Fish Roasted In Fig Leaves takes succulent fish filets, and imparts moisture and flavor, while it roasts quickly in the oven with sauce and veggies bundled inside.
Homegrown Fig Trees Inspired This Recipe
Planting a fig tree in every home I have lived in, has special meaning to me.
Read on to hear the full story I also shared with national television, where I first introduced this ‘never before’ recipe!
Since the trees are fully loaded with figs by late summer and the leaves are ginormous, I had to bundle a meal inside that represented (for me), abundance of a summer garden.
These beautiful late summer bundles are assembled with shaved veggies and citrus inside the bundle, brushed in olive oil and sprinkled with coarse sea salt.
Ultimately, roasted to perfection.
He didn’t say much else about it.
So, of course curious, I cut a leaf, chopped it up and boiled it.
The taste? A subtle but definite taste of coconut, a little oil on the tongue and the definite scent of coconut.
Once I realized I didn’t get sick from sipping the tea, and actually liked its delicate flavor, my imagination went wild with ideas.
I was certain the leaves would be great for wrapping things inside and cook on the grill, in the oven or even stack in a pot with a little water and steam on top of the stove.
Remember, I am from a Syrian heritage and we wrap all kinds of things in grape leaves, so the possibilities are endless!
Preparing Fig Leaves For Cooking The Fish
When using freshly picked grape leaves for cooking, we often drop them in boiling, salted water, just enough to blanch them.
This step didn’t need to be done with the fig leaves.
I simply washed them really well and used them just like that.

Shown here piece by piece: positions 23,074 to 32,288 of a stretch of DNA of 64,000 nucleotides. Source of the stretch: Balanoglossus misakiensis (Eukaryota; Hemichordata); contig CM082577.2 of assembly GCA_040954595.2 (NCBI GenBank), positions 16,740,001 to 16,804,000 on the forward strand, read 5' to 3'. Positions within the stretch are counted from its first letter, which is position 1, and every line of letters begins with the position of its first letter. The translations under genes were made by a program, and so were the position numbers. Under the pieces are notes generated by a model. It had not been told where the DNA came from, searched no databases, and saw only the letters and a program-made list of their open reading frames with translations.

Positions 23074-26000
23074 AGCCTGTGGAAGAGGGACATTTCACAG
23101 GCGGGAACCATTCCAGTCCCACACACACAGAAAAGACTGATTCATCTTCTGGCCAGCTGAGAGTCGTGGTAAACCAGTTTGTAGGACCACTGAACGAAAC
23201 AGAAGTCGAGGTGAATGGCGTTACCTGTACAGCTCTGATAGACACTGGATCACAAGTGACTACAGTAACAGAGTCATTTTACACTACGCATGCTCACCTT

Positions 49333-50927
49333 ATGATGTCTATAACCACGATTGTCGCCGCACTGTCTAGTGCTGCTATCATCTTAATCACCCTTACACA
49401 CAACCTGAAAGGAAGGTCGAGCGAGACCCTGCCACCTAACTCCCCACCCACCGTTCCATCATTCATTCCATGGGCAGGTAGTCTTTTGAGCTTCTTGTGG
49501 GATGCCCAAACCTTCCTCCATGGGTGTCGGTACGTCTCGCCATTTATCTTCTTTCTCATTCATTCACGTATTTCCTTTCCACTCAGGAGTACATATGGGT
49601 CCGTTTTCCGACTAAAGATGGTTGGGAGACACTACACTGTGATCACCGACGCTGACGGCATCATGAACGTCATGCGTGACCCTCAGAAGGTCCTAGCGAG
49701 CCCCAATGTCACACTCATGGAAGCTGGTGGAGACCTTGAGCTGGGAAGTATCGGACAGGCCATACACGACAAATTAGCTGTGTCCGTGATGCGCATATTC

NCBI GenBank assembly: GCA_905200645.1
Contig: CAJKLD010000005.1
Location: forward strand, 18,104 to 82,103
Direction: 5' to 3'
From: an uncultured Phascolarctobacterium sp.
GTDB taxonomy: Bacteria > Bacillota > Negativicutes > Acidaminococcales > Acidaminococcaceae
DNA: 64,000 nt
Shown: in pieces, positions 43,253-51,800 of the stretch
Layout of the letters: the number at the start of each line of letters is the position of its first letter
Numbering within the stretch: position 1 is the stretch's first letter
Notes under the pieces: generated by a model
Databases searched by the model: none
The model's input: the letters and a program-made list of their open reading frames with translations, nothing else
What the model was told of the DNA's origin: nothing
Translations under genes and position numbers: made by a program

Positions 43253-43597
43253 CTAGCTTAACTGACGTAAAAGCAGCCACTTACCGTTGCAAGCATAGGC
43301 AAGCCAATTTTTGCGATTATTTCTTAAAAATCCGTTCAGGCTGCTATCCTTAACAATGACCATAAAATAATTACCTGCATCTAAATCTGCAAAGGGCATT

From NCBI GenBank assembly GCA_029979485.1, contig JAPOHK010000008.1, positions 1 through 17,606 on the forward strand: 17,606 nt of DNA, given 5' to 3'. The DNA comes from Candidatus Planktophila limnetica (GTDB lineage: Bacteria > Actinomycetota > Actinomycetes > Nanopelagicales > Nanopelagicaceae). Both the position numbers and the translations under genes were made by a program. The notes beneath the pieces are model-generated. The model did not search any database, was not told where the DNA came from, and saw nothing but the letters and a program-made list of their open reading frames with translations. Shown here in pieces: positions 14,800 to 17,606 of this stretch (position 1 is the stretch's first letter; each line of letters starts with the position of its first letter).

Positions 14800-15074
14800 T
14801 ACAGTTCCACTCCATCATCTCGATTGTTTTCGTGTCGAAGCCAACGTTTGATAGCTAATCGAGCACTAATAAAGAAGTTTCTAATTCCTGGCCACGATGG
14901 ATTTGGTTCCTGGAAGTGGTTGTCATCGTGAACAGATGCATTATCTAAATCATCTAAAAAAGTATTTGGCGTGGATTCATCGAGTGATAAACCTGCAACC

If the leaves cook too much before using them, they are too soft to hold firmly around large items, such as this gorgeous swordfish I cooked.
Where To Get Fig Leaves For Cooking
The answer to that is ‘Good Luck’!
BUT… I can almost promise you that wherever you live, there is going to be someone that has a fig tree in their yard or on their deck.
Ask around and get to know your neighbors. I will bet they have no idea the leaves are great for cooking.
See? You will also make a new friend.
Grow Your Own Fig Trees
For those who have a little patch of yard, plant one yourself.
Most fig trees don’t produce fruit for 3 years but they certainly produce big ole leaves right away.
Fig trees are easy to care for because they need little watering, just lots of sunshine to be happy.
I have always planted my fig trees near a wall, fence or side of the house facing east where the sun rises.
It has always worked for me and I am now in my 3rd house with a fig tree.
My Italian friends (that always grow fig trees), said the tree, like a little kid, likes the security of having something standing nearby… ie the wall, fence or house!
Cooking Fish In Fig Leaves
Swordfish is what I used, when I cooked in my fig leaves, simply because I thought it would be the best test.
Sure salmon is going to come out nice.
Salmon has fat and it stays moist no matter how you cook it. Swordfish?
I have rarely cooked swordfish that it didn’t come out dry.
Not anymore!! The fish was so tender and juicy.
Imagine swordfish staying juicy when baked! Next I will try tuna!
A whole, small fish can be used as well and look quite lovely presented to dinner guests.
For a whole fish, you will want to layer several leaves alongside each other, overlapping, set the fish in the center and tie twine around to hold the leaves in place.